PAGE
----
muscles for extension on that side. On the view that the 
turning away is due to contraction on the side opposite that 
stimulated, there is no reason why stimulation at .r should not 
cause the animal to turn away from the stimulus, because the 
opposite side ((/) has all its muscular mechanisms intact. 


The reason why the specimen in this last expei'iment does 
not turn towards the stimulus when stimulated on the side x, 
is apparently because the regeneration has proceeded only far 
enough to produce just enough new tissue to form the 
beginning of a new side to the body. This new side receives 
the stimulus and is sufficiently potent to determine the re- 
action of the whole (the straight longitudinal contraction), 
but is lacking in the mechanism necessai-y to produce its own 
proper reaction, the negative reaction. On the other hand, 
in the case of the individual with the split anterior end, each 
piece turns towards the stimulus after stimulation of the cut 
edge because here only one half the organism is present 
either to be stimulated or to react; there is not even the 
beginning of the formation of a new side along the cut edge. 

Putting all the evidence together, I think it must be re- 
garded as demonstrated that the turning away from the 
stimulus in the negative reaction to mechanical stimuli is due 
to an extension of the side of the body stimulated. This 
extension is brought about by the contraction of the circular 
and dorso -ventral muscle-fibres — probably also assisted by 
the transverse and oblique systems of fibres — in the region 
stimulated. This reaction is a simple reflex act involving 
only the side stimulated. The normal organism, so far as this 
response is concerned, is to be considered as composed of two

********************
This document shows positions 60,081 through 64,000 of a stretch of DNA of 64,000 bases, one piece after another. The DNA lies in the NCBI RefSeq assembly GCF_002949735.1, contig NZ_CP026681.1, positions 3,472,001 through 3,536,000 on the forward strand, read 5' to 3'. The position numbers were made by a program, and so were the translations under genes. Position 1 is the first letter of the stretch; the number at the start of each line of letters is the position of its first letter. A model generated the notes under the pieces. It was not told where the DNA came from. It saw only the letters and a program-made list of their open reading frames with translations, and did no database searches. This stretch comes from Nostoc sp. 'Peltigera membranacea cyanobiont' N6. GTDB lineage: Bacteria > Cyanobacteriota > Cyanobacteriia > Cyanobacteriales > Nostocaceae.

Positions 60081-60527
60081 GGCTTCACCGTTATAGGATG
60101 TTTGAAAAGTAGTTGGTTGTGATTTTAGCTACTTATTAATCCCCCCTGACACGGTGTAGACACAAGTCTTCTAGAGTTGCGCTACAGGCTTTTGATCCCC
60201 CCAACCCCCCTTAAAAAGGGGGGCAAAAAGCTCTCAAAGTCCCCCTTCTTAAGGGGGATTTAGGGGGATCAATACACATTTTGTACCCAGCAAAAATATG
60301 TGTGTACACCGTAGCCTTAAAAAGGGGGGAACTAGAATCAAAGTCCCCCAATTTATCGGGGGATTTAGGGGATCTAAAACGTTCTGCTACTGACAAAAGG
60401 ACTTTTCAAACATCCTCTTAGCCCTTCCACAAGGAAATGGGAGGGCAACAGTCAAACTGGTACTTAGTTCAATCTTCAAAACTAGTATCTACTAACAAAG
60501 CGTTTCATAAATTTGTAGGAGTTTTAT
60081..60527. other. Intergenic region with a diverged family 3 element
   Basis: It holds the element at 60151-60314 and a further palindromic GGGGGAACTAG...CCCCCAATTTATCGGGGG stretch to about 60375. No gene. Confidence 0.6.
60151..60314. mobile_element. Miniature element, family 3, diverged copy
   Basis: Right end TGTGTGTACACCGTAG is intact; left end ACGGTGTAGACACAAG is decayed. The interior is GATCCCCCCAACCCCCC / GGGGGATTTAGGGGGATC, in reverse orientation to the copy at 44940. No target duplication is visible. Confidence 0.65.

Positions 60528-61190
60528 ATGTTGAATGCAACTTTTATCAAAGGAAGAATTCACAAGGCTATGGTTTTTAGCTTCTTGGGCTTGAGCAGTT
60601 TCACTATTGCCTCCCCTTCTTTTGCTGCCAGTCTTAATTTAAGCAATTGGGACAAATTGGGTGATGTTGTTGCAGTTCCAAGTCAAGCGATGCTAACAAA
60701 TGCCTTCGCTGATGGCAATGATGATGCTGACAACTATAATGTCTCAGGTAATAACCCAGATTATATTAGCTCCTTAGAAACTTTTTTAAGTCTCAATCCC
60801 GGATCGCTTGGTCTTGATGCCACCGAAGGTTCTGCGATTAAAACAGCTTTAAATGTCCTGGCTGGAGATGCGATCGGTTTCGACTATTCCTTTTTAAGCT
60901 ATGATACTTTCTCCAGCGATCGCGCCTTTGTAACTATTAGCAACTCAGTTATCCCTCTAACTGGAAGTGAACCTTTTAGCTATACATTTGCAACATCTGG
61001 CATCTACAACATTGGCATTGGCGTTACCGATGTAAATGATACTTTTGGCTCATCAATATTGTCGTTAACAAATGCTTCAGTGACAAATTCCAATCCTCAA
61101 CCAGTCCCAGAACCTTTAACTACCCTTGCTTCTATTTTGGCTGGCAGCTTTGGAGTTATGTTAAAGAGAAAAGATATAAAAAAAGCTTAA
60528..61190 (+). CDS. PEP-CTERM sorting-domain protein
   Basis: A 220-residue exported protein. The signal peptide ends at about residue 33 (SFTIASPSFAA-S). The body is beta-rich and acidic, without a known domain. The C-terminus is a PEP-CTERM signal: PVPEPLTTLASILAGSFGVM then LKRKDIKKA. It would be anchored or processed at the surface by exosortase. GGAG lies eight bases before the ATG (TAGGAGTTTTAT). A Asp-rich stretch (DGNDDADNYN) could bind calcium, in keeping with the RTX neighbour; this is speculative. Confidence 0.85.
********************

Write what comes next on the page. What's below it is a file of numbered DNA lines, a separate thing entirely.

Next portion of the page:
identical, but in a certain sense independent longitudinal 
halves. Thus, representing these halves diagrammatically, 
as in Pig. 23, a, the evidence presented indicates that stimula- 
tion of one side of the worm, as A, causes a reaction in that 
side, and, so far as essential features of the directive reactions 
go, only in that side. The movements of half A after its 
stimulation determine and, in fact, cause the reaction of the 
whole animal. Furthermore, these longitudinal halves retain 
their individuality as halves if they are isolated from each 
other. A separated half-worm (longitudinal) reacts as a 
half-worm, just as it did when in connection with the other 
half in the body, and not, as might perhaps be expected on 
a priori grounds, as a whole worm. It reacts as a whole 


worm only ufier a uuw half lias been regenerated along its 
cut edge. Tlie various stages in the change from the 
reactions as a half-worm to those as a whole worm can be 
followed step by step as regeneration proceeds. The new tissue 
formed along the cut edge very quickly takes on some of the 
functions of a side. Wiien only a narrow strip has been 
formed it serves for the reception of the stimulus, and hence 
stops the reaction of the opposite side, as in the experiment 
last discussed. To make the meaning more clear, reference 
may be made to diagrams h and c of Fig. 2o. In h is repre- 
sented, in a straightened position, the half B of a normal worm 


A c 

Fig. 23. — Diagrams to show the relations of the halves of the body 
of Planaria to the reception of st.imuli, ant] the reactions 
tliereto. See account in text. (Tlie pharynx is omitted for 
the sake of clearness.) 

immediately after being separated from the other half, while 
c represents the same half after regeneration has begun and 
a strip of new tissue has been formed down the cut edge. 
Now stimulation of the cut edge of h causes the anterior end 
of the piece to turn towards the stimulus, i. c. to give its 
own proper negative reaction (cf. experiment given above on 
slitting anterior end). This is because in this case it is 
side B that is stimulated, although along its inner edge. 
Stimulation along the right-liand edge of c does not cause 
the turning towards the stimulus, because in order that this 


may take place it would be necessary for the side B to give 
its proper negative reaction. It cannot do this because it is 
not directly stimulated, but the new very small side A is 
stimulated. This side may not have the necessary muscles to